Ingaborg is the youngest member of our flock. While she looks like a white sheep, look at the little back spot on her front left leg and you will see she is spotted. Her sweet, shy, personality and timid ways become aggressive when her treats of animal crackers and hay are in sight.

Johanna is one of our two original ewes. She was the biggest female in our flock. A lovely white supertanker. She proved herself as an extremely good, rugged mother, and bred gentleness into each of her offspring. She taught her new shepherds many lessons. She was the first to leave our flock in December 2011.

Honna gave birth to little Ingaborg at a very young age. In spite of her youth, Honna was an excellent mother. Mother and daughter always were within sight of one another throughout her lifetime. Her lovely white fleece shone so brightly in the sun and was so very soft. Honna always liked treats and pets. She found she had during the night in March 2019.

Pearla was with us for too short a time. Possessing luminous, luxuriant white fleece and a shy personality, she stayed on the outskirts of activity, carefully watching. She was a lovely girl who we wish would have been with us much longer. She died with her twin in April 2011.

Thorhallur loved to get attention and was our gentle giant. The largest of our flock, he was the first born at Sunny Cove Farm. He was a true leader sheep who attended to the rest of the flock, often stepping aside so the little ones could get their food first. His gentle strength was a joy to observe. We lost him in February 2018.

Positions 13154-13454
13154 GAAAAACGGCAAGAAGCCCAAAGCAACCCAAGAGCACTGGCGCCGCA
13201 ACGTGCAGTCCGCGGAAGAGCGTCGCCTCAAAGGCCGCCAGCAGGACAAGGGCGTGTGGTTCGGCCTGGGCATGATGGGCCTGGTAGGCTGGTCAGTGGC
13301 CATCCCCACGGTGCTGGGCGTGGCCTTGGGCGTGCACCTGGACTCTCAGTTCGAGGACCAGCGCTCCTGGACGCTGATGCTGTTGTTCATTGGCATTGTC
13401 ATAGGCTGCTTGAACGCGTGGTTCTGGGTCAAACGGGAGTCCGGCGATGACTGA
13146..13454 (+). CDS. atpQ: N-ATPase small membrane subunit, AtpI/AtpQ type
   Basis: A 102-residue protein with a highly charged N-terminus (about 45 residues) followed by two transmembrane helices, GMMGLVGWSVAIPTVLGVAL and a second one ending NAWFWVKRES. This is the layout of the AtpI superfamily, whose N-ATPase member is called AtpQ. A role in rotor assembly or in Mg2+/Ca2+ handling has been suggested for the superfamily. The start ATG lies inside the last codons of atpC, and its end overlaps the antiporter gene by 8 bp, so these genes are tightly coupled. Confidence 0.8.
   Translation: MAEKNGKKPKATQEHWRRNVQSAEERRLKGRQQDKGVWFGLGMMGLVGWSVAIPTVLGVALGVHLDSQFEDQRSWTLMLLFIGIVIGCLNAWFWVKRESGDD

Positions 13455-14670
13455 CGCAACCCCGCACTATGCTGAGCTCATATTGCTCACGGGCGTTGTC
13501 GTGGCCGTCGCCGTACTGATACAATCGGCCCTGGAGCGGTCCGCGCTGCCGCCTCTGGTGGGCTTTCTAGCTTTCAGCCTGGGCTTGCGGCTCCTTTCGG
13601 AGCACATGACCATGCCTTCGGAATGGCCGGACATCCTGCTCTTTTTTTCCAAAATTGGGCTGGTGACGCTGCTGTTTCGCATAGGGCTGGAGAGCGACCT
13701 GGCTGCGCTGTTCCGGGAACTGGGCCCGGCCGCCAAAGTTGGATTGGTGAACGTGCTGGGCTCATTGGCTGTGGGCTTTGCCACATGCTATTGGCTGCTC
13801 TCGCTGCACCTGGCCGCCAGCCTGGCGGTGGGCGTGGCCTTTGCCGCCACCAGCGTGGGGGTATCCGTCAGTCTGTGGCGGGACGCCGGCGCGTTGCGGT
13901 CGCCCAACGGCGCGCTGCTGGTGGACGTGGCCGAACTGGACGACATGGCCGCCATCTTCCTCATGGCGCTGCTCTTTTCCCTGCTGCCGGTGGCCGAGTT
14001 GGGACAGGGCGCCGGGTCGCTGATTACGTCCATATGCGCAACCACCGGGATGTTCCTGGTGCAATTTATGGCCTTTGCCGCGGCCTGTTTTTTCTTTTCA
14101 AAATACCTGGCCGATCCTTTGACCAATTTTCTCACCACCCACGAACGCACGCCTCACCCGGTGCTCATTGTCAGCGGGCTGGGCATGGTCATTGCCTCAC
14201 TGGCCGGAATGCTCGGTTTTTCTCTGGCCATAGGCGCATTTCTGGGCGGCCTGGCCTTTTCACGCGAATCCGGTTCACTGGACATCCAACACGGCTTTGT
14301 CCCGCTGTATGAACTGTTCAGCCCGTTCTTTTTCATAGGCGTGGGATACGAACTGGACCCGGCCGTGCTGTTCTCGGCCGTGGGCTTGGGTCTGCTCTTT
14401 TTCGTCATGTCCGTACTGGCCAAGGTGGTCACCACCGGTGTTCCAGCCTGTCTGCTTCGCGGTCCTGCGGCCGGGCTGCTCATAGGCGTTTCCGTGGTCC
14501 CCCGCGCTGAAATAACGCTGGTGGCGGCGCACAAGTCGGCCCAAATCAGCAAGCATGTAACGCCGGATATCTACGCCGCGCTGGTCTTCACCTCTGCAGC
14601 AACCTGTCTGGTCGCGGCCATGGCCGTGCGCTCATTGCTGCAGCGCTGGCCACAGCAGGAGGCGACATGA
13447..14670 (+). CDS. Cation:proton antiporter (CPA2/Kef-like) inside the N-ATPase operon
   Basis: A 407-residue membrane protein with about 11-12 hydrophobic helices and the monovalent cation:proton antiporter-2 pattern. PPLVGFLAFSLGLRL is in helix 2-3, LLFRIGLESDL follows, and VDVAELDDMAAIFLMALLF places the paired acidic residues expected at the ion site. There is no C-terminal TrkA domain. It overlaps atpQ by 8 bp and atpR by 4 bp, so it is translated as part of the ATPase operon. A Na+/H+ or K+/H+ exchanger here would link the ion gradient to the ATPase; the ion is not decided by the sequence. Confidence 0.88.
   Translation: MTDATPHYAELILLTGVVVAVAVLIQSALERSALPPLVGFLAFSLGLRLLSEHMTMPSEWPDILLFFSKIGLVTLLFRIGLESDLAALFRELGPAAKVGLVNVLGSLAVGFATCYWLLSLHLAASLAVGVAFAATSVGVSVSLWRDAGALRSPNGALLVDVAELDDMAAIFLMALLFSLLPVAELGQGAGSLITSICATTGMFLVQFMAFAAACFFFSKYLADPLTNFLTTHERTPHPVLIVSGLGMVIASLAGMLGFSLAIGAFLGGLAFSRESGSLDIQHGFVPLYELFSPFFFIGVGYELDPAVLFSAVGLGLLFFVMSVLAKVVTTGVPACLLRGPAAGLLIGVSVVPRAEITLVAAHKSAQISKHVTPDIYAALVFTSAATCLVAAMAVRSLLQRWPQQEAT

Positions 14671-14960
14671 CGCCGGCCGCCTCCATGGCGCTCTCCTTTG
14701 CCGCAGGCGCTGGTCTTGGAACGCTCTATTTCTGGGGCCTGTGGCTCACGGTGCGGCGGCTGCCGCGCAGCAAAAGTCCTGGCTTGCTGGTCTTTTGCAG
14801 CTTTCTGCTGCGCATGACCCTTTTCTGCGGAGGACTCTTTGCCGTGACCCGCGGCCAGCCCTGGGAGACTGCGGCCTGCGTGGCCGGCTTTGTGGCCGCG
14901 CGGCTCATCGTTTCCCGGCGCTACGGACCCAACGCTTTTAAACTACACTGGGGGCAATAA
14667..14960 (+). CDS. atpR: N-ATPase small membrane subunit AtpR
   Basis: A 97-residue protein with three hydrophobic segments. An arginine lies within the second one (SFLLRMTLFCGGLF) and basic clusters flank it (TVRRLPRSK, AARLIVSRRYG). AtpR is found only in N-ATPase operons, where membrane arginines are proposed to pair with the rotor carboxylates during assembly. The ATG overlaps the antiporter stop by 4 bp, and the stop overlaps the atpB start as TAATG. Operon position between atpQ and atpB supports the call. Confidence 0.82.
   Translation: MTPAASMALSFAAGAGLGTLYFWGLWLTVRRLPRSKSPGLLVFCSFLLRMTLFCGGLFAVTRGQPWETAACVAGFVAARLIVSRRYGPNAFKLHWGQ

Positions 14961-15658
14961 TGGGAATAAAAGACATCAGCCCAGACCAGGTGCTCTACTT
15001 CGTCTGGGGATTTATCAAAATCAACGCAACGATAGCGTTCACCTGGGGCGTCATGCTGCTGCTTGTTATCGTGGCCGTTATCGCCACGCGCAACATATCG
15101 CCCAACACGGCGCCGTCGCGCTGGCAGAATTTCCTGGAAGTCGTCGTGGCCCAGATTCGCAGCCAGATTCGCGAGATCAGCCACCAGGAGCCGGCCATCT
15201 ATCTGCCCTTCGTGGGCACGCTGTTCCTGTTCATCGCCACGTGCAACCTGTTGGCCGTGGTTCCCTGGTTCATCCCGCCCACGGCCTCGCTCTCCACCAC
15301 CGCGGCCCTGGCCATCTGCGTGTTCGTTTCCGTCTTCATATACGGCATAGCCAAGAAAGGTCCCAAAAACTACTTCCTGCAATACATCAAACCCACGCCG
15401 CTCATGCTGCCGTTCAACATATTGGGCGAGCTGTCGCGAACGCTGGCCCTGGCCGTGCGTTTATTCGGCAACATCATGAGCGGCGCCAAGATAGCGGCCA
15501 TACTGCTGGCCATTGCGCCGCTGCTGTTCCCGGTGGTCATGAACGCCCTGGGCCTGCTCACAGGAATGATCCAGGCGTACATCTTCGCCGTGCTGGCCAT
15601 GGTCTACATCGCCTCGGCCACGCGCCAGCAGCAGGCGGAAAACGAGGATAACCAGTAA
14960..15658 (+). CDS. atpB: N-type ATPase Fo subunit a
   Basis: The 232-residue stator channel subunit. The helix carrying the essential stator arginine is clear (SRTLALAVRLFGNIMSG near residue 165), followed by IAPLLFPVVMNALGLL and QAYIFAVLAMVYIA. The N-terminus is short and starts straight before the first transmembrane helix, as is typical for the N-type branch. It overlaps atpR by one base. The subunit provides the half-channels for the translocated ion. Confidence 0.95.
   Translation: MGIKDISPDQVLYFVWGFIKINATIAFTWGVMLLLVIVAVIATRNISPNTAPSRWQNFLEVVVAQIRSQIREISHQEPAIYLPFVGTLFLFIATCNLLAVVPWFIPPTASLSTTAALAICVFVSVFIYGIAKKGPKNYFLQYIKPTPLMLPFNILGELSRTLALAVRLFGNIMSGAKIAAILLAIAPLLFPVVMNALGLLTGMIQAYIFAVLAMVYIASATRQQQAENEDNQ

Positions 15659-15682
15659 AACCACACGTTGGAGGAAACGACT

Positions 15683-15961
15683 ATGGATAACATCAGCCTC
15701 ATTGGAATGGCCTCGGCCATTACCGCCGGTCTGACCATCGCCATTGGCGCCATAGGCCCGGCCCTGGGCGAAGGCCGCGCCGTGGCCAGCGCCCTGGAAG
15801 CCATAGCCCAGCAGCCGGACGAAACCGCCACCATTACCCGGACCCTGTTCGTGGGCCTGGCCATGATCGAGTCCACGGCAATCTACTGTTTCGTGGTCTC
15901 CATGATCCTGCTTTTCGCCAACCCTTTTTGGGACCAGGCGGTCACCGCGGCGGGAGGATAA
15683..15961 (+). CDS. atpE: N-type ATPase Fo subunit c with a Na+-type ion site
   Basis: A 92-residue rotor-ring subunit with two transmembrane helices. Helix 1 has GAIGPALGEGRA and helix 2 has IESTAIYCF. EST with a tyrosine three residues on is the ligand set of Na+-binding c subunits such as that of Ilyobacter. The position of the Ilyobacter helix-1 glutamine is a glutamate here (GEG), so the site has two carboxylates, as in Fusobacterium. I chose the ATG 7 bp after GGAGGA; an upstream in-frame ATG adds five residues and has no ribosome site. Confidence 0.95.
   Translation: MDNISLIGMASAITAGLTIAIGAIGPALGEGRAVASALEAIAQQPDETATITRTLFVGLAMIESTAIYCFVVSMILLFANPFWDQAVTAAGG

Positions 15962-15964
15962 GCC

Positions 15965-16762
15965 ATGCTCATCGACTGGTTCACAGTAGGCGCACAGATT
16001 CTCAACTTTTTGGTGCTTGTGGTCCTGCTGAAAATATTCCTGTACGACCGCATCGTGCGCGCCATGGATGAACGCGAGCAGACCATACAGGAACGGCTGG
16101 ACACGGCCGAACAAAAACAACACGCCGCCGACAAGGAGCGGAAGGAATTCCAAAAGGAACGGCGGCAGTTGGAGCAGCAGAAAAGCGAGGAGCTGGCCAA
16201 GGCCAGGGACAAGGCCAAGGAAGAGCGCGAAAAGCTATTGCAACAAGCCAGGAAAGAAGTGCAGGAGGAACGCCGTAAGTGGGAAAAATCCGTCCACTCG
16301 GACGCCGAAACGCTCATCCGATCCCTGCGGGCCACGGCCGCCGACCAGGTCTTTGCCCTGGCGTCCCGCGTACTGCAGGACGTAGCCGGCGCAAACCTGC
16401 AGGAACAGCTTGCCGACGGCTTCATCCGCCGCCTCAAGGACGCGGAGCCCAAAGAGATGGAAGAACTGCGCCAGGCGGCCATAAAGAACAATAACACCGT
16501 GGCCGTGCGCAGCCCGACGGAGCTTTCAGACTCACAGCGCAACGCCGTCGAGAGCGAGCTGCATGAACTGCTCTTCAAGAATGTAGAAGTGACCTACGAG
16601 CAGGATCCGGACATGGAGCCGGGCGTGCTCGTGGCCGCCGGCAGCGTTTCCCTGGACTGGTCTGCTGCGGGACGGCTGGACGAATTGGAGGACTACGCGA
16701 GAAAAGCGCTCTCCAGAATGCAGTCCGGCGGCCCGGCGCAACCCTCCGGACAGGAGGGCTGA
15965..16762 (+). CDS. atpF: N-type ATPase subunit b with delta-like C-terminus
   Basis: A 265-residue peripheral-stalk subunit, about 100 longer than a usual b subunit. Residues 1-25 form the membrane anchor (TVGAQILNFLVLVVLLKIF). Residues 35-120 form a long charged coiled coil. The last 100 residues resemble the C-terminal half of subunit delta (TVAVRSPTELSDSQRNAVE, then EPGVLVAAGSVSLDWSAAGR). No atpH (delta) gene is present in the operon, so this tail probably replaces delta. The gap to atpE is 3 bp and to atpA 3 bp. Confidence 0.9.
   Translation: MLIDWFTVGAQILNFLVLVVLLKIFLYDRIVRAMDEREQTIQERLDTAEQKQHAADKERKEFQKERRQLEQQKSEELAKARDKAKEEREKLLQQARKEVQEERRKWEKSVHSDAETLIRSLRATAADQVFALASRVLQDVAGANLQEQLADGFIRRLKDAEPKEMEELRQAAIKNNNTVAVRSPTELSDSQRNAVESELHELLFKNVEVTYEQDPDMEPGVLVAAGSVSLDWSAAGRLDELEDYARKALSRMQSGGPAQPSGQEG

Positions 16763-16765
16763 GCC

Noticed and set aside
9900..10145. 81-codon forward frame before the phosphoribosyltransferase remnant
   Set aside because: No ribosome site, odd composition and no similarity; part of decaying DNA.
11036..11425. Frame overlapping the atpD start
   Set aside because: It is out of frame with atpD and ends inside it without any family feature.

Torgeir looks so much like his father Hallbjorn and shares the same quiet serenity. He loves the tender grasses of spring and hides in the shadows of the trees. If sheep played hide and seek, he would win. Torgeir loves his hay, and often wears his chow. He had an under-bite called a parrot-mouth, giving him a cute under-bite smile.

Tryggvi is our survivor and Mr. Personaliy. He was paralyzed for four days after being hit by a ewe. He worked hard to come back and celebrates life by jumping happily when hay is put in the feeder. This little man loves to be hugged and given food treats by his people. We call his joyous jigs “Tryggvi Hops.” He is so glad to be alive! He was with us until October 2019.

Now in December of 2022, we honor all of our sheep who have departed from their lives at Sunny Cove Farm and cherish those sheep who remain in our care including: Ari, Bjorn, Gefjon, Haakon, Ingaborg and Torgeir.